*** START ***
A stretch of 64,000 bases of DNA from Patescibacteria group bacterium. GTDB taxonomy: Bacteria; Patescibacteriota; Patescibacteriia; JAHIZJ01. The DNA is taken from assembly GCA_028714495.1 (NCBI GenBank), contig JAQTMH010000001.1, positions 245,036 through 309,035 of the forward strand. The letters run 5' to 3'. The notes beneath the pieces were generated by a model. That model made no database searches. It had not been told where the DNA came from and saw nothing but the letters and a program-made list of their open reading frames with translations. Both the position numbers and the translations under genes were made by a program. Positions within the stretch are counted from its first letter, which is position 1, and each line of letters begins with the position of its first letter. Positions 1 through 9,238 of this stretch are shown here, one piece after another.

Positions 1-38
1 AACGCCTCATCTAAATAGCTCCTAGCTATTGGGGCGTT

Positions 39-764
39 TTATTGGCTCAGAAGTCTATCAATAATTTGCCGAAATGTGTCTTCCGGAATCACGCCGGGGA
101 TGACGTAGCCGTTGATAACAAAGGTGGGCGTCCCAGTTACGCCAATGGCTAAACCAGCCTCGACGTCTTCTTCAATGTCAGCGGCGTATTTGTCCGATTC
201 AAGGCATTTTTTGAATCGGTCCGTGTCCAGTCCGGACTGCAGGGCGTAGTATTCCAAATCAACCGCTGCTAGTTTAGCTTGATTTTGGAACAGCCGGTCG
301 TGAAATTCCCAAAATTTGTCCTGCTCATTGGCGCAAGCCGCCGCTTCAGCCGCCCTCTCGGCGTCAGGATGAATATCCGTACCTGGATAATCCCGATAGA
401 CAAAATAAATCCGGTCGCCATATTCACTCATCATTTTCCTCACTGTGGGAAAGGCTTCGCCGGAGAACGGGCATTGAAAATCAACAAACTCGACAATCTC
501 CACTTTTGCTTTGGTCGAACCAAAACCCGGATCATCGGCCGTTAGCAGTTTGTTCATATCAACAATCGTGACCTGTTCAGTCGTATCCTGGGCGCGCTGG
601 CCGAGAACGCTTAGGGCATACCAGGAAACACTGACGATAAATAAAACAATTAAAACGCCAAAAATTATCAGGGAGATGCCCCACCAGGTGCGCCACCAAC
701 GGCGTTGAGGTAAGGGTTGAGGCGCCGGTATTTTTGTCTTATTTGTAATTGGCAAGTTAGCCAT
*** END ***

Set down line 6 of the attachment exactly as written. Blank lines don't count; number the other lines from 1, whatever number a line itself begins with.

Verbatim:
101 TGACGTAGCCGTTGATAACAAAGGTGGGCGTCCCAGTTACGCCAATGGCTAAACCAGCCTCGACGTCTTCTTCAATGTCAGCGGCGTATTTGTCCGATTC